Giving Compass' Take:
- Female students, according to Shawna De La Rosa, remain blind to their potential in STEM fields by systemic pressures and stereotypes.
- With STEM professions frequently yielding higher incomes, how do these stereotype-enforced discrepancies contribute to the gender wage gap? What can you do to fund programs that end the discriminatory cycle?
- Learn about the importance of STEM for girls across demographics.
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Biases and misperceptions at the K-12 level contribute to the gender gap in postsecondary STEM education and related careers, experts say.
More male students favor math and have more confidence in the subject matter than their female counterparts, according to a survey by the Society for Industrial Applied Mathematics.
The results show 76% of male students describe their participation in math and science classes as “frequent and confident,” while only 58% of female students rated themselves that high. Meanwhile, 83% of male students said they planned to pursue STEM in college, compared to 69% of female students.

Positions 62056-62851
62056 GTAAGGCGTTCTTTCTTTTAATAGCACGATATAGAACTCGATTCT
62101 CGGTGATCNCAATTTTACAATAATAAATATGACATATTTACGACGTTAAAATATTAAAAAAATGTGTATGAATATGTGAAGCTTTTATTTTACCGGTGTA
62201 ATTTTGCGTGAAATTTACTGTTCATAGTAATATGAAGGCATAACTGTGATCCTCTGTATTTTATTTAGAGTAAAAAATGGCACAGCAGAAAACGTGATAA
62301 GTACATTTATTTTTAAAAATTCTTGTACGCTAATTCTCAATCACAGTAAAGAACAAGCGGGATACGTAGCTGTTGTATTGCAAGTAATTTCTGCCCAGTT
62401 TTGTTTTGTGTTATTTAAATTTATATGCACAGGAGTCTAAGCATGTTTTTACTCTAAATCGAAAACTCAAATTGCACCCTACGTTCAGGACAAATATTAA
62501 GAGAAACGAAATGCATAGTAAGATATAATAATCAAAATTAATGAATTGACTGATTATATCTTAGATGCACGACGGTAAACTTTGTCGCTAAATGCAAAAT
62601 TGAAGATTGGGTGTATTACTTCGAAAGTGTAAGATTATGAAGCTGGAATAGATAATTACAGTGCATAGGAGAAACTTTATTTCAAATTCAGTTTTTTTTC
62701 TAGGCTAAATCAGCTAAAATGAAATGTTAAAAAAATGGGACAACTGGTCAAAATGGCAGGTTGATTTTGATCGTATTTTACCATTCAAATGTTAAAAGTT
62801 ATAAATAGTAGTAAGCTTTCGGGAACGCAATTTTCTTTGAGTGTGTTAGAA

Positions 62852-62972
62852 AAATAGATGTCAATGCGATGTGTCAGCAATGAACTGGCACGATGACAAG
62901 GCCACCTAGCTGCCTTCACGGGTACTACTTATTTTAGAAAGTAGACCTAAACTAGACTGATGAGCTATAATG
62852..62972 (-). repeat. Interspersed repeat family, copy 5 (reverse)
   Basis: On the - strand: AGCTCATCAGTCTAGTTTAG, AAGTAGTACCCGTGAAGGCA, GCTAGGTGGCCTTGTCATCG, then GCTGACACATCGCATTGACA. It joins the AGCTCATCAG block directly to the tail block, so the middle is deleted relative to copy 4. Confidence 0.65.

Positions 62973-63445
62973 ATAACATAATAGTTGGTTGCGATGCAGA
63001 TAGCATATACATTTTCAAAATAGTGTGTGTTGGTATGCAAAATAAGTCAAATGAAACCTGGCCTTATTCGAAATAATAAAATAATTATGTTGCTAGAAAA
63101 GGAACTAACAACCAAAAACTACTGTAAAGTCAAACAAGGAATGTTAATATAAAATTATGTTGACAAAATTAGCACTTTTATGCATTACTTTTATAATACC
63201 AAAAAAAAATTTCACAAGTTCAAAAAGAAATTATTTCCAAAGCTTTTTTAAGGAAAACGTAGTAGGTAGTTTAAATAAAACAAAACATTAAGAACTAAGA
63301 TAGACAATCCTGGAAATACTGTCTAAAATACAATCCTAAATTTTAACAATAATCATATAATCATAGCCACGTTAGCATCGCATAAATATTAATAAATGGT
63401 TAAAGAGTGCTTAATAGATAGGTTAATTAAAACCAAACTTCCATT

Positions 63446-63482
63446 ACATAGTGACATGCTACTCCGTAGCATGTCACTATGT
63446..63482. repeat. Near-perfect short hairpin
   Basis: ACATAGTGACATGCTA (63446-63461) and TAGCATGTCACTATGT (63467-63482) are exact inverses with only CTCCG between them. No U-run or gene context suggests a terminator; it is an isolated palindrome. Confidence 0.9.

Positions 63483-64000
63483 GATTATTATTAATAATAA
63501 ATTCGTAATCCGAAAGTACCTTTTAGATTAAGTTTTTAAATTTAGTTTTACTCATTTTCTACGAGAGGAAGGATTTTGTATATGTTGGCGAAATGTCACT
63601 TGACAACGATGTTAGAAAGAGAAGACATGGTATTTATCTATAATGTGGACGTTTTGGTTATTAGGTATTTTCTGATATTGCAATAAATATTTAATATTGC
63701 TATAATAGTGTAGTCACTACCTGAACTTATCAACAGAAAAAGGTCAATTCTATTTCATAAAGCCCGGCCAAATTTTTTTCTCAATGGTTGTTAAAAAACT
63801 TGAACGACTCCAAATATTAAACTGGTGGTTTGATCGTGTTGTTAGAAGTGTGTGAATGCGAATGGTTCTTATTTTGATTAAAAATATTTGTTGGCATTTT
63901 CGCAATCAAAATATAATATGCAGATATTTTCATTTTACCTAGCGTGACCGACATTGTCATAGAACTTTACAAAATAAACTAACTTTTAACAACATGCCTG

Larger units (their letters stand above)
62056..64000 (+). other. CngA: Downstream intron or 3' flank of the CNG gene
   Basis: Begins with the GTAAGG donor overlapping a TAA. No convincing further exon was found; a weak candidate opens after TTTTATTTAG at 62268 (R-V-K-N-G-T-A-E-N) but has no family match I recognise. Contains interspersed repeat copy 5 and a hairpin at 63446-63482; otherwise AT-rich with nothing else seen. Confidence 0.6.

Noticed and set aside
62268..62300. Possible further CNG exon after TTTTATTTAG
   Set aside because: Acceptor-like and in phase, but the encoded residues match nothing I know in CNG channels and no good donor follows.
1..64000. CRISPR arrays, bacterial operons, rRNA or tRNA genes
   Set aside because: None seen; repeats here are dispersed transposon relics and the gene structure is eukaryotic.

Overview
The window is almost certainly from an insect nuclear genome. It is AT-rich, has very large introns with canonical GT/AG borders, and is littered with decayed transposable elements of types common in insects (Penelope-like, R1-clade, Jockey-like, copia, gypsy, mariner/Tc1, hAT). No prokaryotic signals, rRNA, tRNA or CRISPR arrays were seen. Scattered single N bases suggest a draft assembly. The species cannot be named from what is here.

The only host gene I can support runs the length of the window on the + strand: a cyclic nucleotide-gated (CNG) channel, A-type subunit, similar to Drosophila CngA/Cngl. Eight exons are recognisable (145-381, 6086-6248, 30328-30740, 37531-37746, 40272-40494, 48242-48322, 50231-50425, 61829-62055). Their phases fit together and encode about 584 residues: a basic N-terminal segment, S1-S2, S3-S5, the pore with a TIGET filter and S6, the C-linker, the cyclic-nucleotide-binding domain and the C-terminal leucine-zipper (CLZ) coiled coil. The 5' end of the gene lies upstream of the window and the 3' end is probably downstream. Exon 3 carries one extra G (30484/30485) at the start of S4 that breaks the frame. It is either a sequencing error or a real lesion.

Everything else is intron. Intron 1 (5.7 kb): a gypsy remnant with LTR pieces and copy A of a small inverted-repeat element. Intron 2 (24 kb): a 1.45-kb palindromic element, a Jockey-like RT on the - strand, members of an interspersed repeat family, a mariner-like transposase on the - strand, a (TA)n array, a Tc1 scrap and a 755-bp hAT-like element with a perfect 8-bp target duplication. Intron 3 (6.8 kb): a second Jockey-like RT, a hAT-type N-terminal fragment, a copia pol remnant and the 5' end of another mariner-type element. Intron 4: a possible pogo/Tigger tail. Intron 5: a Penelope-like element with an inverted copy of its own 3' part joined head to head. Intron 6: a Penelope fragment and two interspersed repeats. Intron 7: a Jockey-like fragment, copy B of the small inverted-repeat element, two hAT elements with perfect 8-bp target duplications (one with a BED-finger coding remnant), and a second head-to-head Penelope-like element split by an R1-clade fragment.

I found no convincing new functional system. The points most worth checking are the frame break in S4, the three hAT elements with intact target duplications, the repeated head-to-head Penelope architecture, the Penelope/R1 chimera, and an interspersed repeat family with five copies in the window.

The survey confirms earlier findings showing females are less likely to pursue postsecondary education and careers in STEM. Jilana Bostona, a Ph.D student in cognitive development at New York University, and NYU associate professor of psychology Andrei Cimpian write that stereotypes around gender and intellect discourage girls from pursuing STEM fields and developing confidence in them. False portrayals of those working in STEM as "nerdy" or "geeky" and self-isolating can also contribute to STEM being an unattractive career option.
Sometimes, teachers can also dissuade students from entering STEM fields through their own biases. A study found teachers tended to give boys better math grades than girls when the teacher knew the test-taker was female. When the gender of the test-taker was unknown, however, girls were rated higher.
Read the full article about female students and STEM by Shawna De La Rosa at Education Dive.